Marriott, Hilton, InterContinental, Starwood, and the rest of the hotel industry are pressing the State of Maryland to make online travel agencies such as Expedia pay sales tax on the room rate consumers pay when they book a room so that the hotels can compete more effectively against these rivals.
Thomas Maloney, Marriott International’s director of government affairs, recently testified in the chain’s home state before the Maryland Assembly’s Ways and Means Committee in support of a bill (HB 1065) that would require online travel agencies to pay sales tax on the full retail rate, and not just the net rate they get from hotels, as the online travel agencies are doing now.
When hoteliers sell a room for $100 through their own websites or call centers, they would pay the state $6 in sales tax while online travel agencies, which might have obtained the room from a hotel for an $80 net rate, would only pay the state $4.80 in sales tax, Maloney said.
That seemingly miniscule disparity amounts to $3 million to $4 million annually in lost sales tax to the State of Maryland, Maloney said, although a committee analysis stated that the economic impact would be difficult to predict.
Maloney mused whether that “windfall” should go to Expedia or Orbitz or to the State of Maryland to promote travel and pay for police officers?
The online travel companies, Maloney said, should not keep the windfall “so they can out-compete us in the booking space.”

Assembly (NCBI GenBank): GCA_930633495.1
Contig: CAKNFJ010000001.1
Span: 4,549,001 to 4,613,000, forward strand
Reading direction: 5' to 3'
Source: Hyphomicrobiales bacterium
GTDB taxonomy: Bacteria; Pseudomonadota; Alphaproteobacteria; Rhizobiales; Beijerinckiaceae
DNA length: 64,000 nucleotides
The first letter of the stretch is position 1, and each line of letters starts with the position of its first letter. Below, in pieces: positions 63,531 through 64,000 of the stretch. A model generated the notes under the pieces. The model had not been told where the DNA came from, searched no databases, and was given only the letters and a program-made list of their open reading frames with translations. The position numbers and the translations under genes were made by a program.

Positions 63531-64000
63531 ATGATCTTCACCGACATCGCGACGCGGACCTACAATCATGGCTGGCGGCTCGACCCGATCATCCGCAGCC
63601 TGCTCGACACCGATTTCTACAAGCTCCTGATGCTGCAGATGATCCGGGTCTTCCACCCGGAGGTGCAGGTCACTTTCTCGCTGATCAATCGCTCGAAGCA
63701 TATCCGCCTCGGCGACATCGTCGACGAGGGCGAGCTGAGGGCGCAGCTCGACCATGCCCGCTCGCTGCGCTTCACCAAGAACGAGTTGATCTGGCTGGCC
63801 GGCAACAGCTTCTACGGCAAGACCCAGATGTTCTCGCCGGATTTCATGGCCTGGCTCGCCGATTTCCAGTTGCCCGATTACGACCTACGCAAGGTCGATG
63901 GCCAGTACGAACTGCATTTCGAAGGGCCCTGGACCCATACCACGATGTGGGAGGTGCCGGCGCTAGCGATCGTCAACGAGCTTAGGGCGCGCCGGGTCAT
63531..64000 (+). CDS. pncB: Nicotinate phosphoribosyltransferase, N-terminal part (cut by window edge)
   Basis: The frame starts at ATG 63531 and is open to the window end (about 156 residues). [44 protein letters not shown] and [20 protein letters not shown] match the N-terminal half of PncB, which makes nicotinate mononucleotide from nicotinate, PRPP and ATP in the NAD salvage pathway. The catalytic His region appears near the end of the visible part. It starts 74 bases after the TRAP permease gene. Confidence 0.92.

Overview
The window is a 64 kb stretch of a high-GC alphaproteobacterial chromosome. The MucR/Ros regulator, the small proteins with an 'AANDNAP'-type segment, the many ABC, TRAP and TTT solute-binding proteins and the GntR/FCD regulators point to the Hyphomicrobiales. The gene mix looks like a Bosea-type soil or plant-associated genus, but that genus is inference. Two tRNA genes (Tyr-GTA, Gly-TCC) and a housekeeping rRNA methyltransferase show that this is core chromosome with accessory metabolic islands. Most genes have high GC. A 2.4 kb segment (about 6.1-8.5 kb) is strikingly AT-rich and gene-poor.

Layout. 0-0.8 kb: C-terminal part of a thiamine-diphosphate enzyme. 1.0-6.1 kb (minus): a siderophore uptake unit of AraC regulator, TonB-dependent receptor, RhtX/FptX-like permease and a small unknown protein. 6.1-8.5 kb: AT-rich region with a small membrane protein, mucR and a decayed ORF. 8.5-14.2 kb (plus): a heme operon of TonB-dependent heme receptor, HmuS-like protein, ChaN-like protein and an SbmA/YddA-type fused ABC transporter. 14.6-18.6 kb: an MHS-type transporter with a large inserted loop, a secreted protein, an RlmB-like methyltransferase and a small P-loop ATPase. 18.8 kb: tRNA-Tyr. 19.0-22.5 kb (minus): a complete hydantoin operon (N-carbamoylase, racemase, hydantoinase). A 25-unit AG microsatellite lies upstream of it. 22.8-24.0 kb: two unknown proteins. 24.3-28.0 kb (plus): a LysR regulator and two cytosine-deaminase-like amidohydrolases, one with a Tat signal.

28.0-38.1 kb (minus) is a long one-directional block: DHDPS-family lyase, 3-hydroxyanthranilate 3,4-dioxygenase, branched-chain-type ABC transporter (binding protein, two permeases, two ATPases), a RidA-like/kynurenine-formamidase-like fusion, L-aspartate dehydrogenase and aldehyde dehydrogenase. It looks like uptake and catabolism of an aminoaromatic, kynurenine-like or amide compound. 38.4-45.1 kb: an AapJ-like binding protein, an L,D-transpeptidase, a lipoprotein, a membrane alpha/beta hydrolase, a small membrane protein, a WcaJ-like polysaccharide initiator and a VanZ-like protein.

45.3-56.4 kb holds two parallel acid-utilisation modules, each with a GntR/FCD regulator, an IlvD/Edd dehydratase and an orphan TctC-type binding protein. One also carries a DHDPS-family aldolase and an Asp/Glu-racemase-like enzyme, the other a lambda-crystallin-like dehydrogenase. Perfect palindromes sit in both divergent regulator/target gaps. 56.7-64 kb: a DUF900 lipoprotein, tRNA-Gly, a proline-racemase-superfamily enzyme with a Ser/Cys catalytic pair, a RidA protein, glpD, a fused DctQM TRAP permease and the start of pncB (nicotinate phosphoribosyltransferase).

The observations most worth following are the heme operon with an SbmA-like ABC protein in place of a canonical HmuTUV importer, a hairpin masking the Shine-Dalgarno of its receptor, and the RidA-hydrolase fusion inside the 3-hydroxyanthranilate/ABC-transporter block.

“The entire hotel and lodging industry is aligned behind HB 1065,” Maloney said. “This includes competitor brands like Hilton, InterContinental, Starwood, and also ownership entities in the hotel business like the Asian American Hotel Association.”
The hotel industry isn’t monolithic, though. The 5,000-member Independent Lodging Industry Association, which includes the OTA-oriented Travel Technology Association among its sponsors, opposes the bill, stating that the additional sales tax would be passed along to consumers and make a stay in Maryland less attractive than in other states without such a sales tax.
The bill would also require the online travel agencies to detail their service fees to consumers instead of just lumping them into “taxes and fees,” as they currently do.
The Maryland State Senate passed a similar bill (SB 190) on March 24.
The Travel Technology Association, a trade group representing the online travel agencies and global distribution systems, which service traditional travel agencies, opposes the Maryland legislation, arguing that it represents a “double tax” because travel agencies already pay corporate income tax.
“This new tax on travel services would mean hotels, B&Bs, and inns would be more expensive for travelers visiting Maryland destinations,” says Travel Technology Association spokesperson Philip Minardi. “The bill (HB1065), would also have a devastating impact on brick-and-mortar agents. Maryland is home to over 1,100 travel agents — over 80 percent of which are small-business employees.”